From his work in Freestyle Fellowship to Haiku D’Etat, I have respect for Aceyalone. An unsung figure in Los Angeles rap, Acey is a member of the Project Blowed collective (along with The Nonce) and one who held it down for alternative rap throughout the ’90s, helping to legitimize a different style for West Coast hip-hop that didn’t subscribe to the gangsta and G-Funk moods which dominated the scene. Acey is definitely an emcee’s emcee. When you hear him in action, his lines are gold, as Acey nimbly bends words, flexes an Oxford dictionary-sized vocab, and employs striking metaphors, similes, and every other figure of speech you can think of into songs packed with tight storytelling and tip-top brags and boasts. He consistently crafts lines which always tend to cruise just right over your head but can still leave you in awe.
Aceyalone’s lyrical gift is out in full force on his debut, All Balls Don’t Bounce. Released in 1995, the album brought him considerable attention from critics and underground fans, many calling him one of hip-hop’s best and brightest. The record’s only weakness were the selection of beats, which were jazzy, minimalist affairs which often came across as dull, but the beats helped to push Acey’s performance into the front and center. It’s unfortunate that the record didn’t push out too many copies, and remained out of print for nearly a decade after its release.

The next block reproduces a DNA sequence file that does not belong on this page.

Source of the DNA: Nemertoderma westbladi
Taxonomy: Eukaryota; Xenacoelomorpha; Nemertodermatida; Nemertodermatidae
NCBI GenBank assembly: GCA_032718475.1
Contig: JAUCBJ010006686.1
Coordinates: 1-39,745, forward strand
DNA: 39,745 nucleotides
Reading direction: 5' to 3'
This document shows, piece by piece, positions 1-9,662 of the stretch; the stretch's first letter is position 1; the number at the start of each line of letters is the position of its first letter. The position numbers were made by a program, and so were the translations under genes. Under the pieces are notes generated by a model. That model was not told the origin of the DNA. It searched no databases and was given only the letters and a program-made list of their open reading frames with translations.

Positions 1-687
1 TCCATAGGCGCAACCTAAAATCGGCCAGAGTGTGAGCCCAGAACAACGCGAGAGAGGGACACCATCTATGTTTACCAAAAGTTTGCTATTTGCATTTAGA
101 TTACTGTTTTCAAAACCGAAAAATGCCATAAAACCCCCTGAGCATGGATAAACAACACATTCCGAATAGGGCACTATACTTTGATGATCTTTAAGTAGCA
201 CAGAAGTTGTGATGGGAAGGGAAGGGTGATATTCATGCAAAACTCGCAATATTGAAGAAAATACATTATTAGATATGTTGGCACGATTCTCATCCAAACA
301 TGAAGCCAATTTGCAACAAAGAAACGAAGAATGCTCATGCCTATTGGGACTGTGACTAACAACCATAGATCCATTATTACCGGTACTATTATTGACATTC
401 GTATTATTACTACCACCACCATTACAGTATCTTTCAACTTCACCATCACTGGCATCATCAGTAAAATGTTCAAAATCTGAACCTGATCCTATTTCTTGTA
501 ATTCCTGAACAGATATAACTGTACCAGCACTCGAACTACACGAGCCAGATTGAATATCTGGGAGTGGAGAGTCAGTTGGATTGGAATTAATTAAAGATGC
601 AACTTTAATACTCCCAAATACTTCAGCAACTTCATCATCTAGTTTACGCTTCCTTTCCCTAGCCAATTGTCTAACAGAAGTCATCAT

The first track on the album, “All Balls” is an oddity in sound and approach, but masterfully done. Acey swiftly dismantles all competitors with lines that pop, full of awesome dismissals, put downs, and sheer absurdity. Right here, he establishes the fact that he is more talented than you, more dexterous than you, and is operating a whole different level that your feeble mind just can’t comprehend, and the song is pretty much one long fantastic quotable. The beat, produced by The Nonce, is not too shabby either, very abstract in sound with plucks of the bass and horn blasts. It’s a perfect introduction.